Sheldon Scott’s ‘Portrait, number 1 man’ at Kemper Art Museum

Two-day performance, Nov. 18 and 19, recalls labor of enslaved peoples; artist talk Nov. 20

Sheldon Scott, still from “Portrait, number 1 man (day clean ta sun down),” 2018 (premiere 2019). Performance with rice and HD video, approx. 13 hrs. (Photo: Collection of the artist, courtesy of CONNERSMITH. © Sheldon Scott.)

No one knows how rice came to South Carolina. The plant is not native to the Americas. But records show that barrels of rice arrived in the port of Charles Town at least as early as 1672. By 1800, Carolina Golden Rice, derived from Madagascar seeds, was the state’s most important export.

This growth, and the wealth it brought, was due to the labor of enslaved people. Working in hot, dangerous conditions, they built massive hydrological systems and cleared thousands of acres of coastal swamp. They processed the resulting crops in winnowing barns — tall structures with perforated floors to filter rice grains while discarded hulls were taken by the wind.

Scott (Photo courtesy of CONNERSMITH)

In “Portrait, number 1 man (day clean ta sun down),” performance artist Sheldon Scott pays homage to his ancestors, enslaved people from the Gullah/Geechee region of the Southeastern United States, by embodying their toil. The piece consists of Scott, barefoot in a dark suit, kneeling on the floor as he hulls and winnows rice without break from dawn to dusk.

On Thursday and Friday, Nov. 18 and 19, Scott will present “Portrait, number 1 man” at the Mildred Lane Kemper Art Museum at Washington University in St. Louis. The performance will begin at sunrise (approximately 6:45 a.m. CST) in the museum’s Saligman Family Atrium, before the museum has opened to the public. Visitors will be able to witness the performance during regular museum hours, between 11 a.m. and 5 p.m. The performance will conclude at sunset (approximately 4:45 p.m. CST).

Scott was born and raised on South Carolina’s Pawleys Island, which, in the years before the Civil War, contained dozens of rice plantations and served as a summer retreat for plantation owners. He explained that, in using his own body to foreground the experiences of enslaved people, his intention is to “restore humanity to the narrative of slavery in the American South.”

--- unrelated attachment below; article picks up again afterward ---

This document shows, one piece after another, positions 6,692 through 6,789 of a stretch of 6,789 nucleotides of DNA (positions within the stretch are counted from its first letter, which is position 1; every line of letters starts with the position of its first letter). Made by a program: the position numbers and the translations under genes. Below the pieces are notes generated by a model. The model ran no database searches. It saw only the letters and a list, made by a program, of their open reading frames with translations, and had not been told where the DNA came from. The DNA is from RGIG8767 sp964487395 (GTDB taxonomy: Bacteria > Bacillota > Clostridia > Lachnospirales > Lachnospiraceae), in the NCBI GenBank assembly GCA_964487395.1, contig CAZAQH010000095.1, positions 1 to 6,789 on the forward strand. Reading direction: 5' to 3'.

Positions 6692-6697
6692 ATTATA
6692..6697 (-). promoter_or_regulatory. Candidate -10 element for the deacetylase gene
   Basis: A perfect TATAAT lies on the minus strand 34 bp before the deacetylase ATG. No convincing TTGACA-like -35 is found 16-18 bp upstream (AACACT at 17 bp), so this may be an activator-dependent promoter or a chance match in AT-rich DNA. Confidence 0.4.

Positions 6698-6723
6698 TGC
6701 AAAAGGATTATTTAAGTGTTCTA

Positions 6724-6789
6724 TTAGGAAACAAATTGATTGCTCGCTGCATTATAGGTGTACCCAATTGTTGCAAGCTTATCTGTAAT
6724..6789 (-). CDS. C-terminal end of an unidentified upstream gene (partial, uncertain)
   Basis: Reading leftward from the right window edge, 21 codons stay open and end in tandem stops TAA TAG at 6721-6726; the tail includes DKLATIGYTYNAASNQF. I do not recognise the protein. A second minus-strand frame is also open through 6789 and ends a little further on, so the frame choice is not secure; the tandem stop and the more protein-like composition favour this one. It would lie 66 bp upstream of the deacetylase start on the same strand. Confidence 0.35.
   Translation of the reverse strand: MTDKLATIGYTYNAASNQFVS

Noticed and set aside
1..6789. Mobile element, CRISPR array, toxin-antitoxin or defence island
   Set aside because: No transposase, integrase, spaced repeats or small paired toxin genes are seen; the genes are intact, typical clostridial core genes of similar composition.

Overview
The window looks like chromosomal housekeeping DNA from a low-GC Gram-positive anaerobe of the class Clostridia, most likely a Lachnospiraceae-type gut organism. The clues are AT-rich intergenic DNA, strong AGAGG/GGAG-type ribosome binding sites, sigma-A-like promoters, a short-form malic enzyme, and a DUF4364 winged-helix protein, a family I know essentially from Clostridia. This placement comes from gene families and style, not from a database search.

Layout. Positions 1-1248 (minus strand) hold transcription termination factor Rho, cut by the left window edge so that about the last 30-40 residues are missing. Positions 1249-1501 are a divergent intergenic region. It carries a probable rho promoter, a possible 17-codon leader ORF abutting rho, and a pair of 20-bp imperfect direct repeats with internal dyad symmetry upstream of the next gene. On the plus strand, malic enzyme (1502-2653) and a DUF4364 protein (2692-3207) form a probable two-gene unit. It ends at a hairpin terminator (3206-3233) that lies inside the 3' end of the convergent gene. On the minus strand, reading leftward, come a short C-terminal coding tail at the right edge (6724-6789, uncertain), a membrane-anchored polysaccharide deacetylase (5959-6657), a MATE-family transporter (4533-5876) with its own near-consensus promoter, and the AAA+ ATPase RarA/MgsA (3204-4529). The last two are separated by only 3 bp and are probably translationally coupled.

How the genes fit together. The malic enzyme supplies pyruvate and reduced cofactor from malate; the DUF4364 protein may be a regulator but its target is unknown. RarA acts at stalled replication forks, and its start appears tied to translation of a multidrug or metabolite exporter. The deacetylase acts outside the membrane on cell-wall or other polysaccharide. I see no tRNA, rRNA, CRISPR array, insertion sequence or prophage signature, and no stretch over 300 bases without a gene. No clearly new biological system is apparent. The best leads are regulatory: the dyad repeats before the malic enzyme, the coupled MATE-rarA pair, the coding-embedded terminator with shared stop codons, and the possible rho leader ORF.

“The meditative nature of this work gives the viewer time to contemplate race in this country, past, present and future,” Scott added, “a conversation we’ve come to understand demands America to use both its quick and slow muscles.”

See also: After Florence, the Gullah Could Face New Threats

A single grain of rice in Scott’s hands. (Photo courtesy of CONNERSMITH. © Sheldon Scott.)

‘The Outwin’

Scott’s performance is held in conjunction with “The Outwin: American Portraiture Today,” which remains on view at the Kemper Art Museum through Jan. 23. Organized by the Smithsonian’s National Portrait Gallery, “The Outwin” highlights the work of 46 artists who use the genre of portraiture to explore current social and political contexts. A 13-hour video of Scott’s “Portrait, number 1 man” is included in the exhibition.

In addition to the performance, at 11 a.m. Saturday, Nov. 20, Scott will discuss his work in an online artist talk with Gwendolyn DuBois Shaw, of the University of Pennsylvania’s Department of the History of Art, as part of the Kemper Art Museum’s “In Conversation” series.

The performance, exhibition and artist talk are all free and open to the public, but registration is required for the talk; in addition, all museum visitors must show proof of full COVID-19 vaccination or a negative COVID-19 test. For more information about campus COVID-19 policies, visit the WashU Together website. For more information about museum programs, call 314-935-4523; visit; or follow the museum on Facebook, Instagram and Twitter.

About Sheldon Scott

Now living and working in Washington, D.C., Scott explores the intersection of race, sexuality and economics — and critiques Black male stereotypes — through a wide-ranging fine art practice that encompasses performance, sculpture and installation as well as photography, spoken word, creative nonfiction and video. 

Scott’s works have been presented at the National Portrait Gallery, the National Museum of Women in the Arts, Delaware State University, Art Miami and the American University Art Museum, among others. His work is included in such collections as the National Museum of African-American History and Culture and the Ogden Museum of Southern Art.

Scott has been a featured presenter at TEDx Mid-Atlantic, ArtTable, CreativeTime Festival, Washington Ideas Festival and the Smithsonian Long Conversation. He currently serves on the boards of Teaching for Change, the Smithsonian Anacostia Community Museum, Transformer, and Woolly Mammoth Theatre, and serves at the global head of purpose at Eaton Workshop. Scott is represented by CONNERSMITH gallery and Ross Yoon literary agency.

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